Thursday, August 4, 2011

Famine in Somalia driven by conflict

A worn-out tank sits abandoned in Somalia, where the central government has lacked control over much of the country since 1991. Credit:

“In the Horn of Africa, droughts are natural but famines are man made,” says Emory anthropologist Peter Little, who studies the politics, economy and ecology of the region. “The famine in Somalia is an unfortunate intersection of failed rain, politics and conflict.”

Drought occurs every five or six years in the Horn of Africa. In Somalia, which has lacked the control of a central government over much of the country since a civil war in 1991, the effects of the current drought have been greatly compounded by fighting, Little says.

The U.N. has declared famine in two regions of south Somalia where the Islamist group Al-Shabaab has been fighting to maintain control. “A phenomenal number of people have been displaced,” Little says. “People have been forced out of farming and livestock areas and have clustered around towns where there is a little bit of security.”

Fighting disrupts markets and trading, and complicates delivery of food aid. In an attempt to escape the situation in recent months, more than 350,000 Somalis have poured into northeastern Kenya’s Dadaab refugee camp, which was designed to hold fewer than 100,000 people.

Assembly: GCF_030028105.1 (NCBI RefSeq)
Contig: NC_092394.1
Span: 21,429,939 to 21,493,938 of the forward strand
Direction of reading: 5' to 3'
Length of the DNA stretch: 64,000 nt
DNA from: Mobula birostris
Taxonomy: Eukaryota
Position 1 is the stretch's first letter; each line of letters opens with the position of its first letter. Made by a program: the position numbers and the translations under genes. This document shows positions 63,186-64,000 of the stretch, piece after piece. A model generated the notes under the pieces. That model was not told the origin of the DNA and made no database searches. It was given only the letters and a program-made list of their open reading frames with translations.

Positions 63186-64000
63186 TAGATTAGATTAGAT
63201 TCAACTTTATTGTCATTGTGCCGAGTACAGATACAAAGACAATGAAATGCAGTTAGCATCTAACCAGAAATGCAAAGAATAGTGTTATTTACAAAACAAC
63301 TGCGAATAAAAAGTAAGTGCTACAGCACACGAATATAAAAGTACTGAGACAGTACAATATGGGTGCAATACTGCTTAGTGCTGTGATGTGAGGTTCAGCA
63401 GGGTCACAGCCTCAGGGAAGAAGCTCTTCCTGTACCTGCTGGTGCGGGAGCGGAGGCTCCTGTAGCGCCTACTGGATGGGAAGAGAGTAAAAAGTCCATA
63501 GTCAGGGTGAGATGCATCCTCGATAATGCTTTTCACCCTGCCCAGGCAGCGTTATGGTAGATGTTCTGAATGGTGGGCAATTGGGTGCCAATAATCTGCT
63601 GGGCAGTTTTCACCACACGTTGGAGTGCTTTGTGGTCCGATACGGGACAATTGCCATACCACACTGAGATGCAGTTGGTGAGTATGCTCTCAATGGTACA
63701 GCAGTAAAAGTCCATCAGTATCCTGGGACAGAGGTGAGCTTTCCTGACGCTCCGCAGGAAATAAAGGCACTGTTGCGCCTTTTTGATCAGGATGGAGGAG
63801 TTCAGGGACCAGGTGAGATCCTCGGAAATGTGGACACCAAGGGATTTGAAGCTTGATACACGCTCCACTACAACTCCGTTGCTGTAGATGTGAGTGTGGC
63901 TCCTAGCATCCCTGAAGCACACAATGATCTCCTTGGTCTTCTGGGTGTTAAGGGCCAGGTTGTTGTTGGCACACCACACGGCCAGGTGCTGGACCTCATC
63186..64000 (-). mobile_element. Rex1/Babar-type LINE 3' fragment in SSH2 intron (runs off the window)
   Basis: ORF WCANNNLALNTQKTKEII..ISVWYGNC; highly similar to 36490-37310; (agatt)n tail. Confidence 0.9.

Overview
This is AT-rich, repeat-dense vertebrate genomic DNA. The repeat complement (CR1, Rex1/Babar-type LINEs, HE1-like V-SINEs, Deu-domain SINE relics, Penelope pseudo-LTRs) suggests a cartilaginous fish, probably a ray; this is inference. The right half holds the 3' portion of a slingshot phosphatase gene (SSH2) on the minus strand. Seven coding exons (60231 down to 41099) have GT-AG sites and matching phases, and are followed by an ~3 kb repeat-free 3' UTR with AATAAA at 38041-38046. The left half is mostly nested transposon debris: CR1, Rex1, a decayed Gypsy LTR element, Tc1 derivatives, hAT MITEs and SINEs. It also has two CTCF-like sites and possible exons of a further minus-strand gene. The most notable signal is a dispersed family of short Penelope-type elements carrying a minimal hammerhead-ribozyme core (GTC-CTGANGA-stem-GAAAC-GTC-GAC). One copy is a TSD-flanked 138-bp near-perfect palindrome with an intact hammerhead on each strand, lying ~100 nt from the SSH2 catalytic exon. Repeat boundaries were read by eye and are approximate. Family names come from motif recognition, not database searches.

“Somalia is like a roller coaster, and right now it’s near the bottom of the hill,” Little says.

After years of being a failed state, things were beginning to look up for Somalia around 2003, when the World Bank put together an economic memorandum for the country. “People were actually becoming modestly optimistic about solutions,” Little says. “I was asked if I might be interested in joining a 2006 mission to Mogadishu, to look at long-term development, but things blew up again and it was cancelled.”

Since 2007, the situation has been steadily deteriorating, he says. “The food security situation has been awful for the past three years, particularly for the most vulnerable: Children, the elderly and women.”

Although the famine declaration in July brought Somalia back into the media spotlight, “the story has been bubbling for a long time,” Little says.

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1 comment:

  1. And what happened at the end of 2006? The United States paid the Ethiopians to invade, shattering the considerable but fragile progress of the country. Drone attacks, covert operations, and other interference have continued ever since. The famine is the empire's fault: